Majority of the youth in Zambia have limited access to correct and accurate information on Sexual Reproductive Health and Rights (SRHR). This situation usually results in high cases of teenage and early pregnancies. Since teenage and unwanted pregnancies are usually undesirable among young people – lead to adolescents seeking unsafe abortions. Adolescent pregnancy has been identified as one of the reasons for girls dropping out of school.
Prior to the end of the first phase of “The Zambia Prevention of Unsafe Abortions” project that the Zambia Association of Gynaecologists and Obstetricians (ZAGO) has been implementing since 2019 with support from the International Federation of Gynaecology and Obstetrics (FIGO), a survey aimed to evaluate the impact of the campaign was conducted.
The evaluation adopted a qualitative approach. It used purposive and convenient sampling with data collected from 98 youths using eight (8) focus group discussions and 18 in-depth interviews – to determine young people’s knowledge, attitude, and behavior about reproductive health before and after the launch of the SafeChoices campaign. Data was collected from young people aged 16 to 32, across seven (7) districts in three (3) provinces of Zambia: Copperbelt, Central and Lusaka Provinces.
ZAGO Monitoring and Evaluation Officer Mr Benedictus Mangala shares the impact the campaign has had in enhancing knowledge on safe abortion services in the country among young people.
Mr Mangala attributes the success of the campaign to the various strategies ZAGO employed, such as sensitization workshops, community dialogue meetings, effective use of social media, word of mouth among young people, radio and television programs – as the means through which messages reached strategic stakeholders countrywide.
Mr Mangala observes that although the youth comprise 25 percent of the population, majority lack vital information on sexual reproductive health, and consequently end up making wrong decisions about their sexual life.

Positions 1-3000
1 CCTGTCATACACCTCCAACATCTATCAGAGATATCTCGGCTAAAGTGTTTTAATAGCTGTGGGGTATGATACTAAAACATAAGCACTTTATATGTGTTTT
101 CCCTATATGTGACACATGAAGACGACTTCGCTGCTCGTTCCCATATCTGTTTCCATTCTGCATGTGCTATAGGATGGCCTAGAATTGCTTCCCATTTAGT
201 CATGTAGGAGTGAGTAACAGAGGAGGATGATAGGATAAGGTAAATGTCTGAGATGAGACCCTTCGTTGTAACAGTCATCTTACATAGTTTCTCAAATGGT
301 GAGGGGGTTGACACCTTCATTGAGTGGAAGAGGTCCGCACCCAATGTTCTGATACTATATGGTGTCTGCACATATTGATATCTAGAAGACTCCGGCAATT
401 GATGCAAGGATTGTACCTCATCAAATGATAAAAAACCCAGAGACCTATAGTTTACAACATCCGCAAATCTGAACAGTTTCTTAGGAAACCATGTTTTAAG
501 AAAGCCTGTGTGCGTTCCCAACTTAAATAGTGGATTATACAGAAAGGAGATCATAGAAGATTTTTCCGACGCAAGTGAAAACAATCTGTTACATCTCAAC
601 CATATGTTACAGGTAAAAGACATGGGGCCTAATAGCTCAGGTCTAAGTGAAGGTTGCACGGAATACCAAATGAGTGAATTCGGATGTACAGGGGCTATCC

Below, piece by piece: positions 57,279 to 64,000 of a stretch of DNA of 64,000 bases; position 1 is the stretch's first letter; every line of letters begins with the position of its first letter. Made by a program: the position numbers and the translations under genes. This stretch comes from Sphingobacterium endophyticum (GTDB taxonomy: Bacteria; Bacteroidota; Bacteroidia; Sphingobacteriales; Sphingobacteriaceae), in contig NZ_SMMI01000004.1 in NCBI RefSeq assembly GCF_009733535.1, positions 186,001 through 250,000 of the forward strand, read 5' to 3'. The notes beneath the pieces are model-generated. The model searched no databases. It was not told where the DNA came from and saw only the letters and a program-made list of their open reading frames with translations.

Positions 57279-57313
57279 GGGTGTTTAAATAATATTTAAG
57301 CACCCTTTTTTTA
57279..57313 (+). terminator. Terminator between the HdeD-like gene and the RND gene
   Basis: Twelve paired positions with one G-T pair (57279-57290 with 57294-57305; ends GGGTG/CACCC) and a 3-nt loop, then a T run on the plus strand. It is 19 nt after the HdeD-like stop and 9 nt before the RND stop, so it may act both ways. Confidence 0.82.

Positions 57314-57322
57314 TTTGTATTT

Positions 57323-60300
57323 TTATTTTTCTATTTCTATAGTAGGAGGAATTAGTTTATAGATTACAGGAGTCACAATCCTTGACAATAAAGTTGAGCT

“Many young people become sexually active at an early age, yet lack fundamentally important knowledge and skills. So, this project provided correct information about sexual matters for adolescents to make informed choices and equip them with life-long skills concerning reproductive health,” he explains.
Acknowledging the importance of access to information and healthcare upon which informed decision-making and positive health seeking behaviours are premised, SafeChoices campaign focused on the legal framework and Comprehensive Abortion Care (CAC) as the basis for knowledge and behavioural change among stakeholders.
“The objectives of the SafeChoices Campaign include among others: raise awareness about the problem of Early Unintended Pregnancies (EUP) and unsafe abortions in the country; create awareness and bring attention on the need to scale up youth-friendly SRHR services for adolescents and young people; and to create opportunities to secure more partnerships for the campaign and for further addressing the issue of EUP and unsafe abortions,” the ZAGO M&E reiterates.
The impact of the SafeChoices campaign, according to Mr Mangala, basing on the results of the evaluation has been huge and overwhelming as it has increased demand for SRHR services including safe abortion among women and adolescents – an achievement ZAGO is proud of.
Mr Mangala further adds, “The positive result is an incentive for ZAGO to escalate sensitisation campaigns across the country. Four major positive changes that have happened [as a result of SafeChoices campaign] include, an increase in the demand for improved access to safe abortion services in health facilities by young people; youths in provinces are able to conduct activities towards advocacy for safe abortion services; the followers on social media SafeChoices campaign have reached thousands and; youth are now able to conduct awareness activities on safe abortion in churches, schools and other public places.”
The SafeChoices campaign was a subset of, “The Zambia Prevention of Unsafe Abortions” project – aimed at enhancing sexual reproductive health and rights of adolescents. During the launch in June 2020, the ZAGO president, Dr Swebby Macha stressed the need for young people to access accurate information and services to enable them make informed SRHR choices and decisions.
“To ensure that reproductive health of adolescents is enhanced, the SafeChoices campaign, primarily target adolescent girls in Zambia, will sensitise the target audience on their social reproductive health and rights; available reproductive health services; and dangers of early pregnancy and unsafe termination [of pregnancy],” emphasized Dr Macha.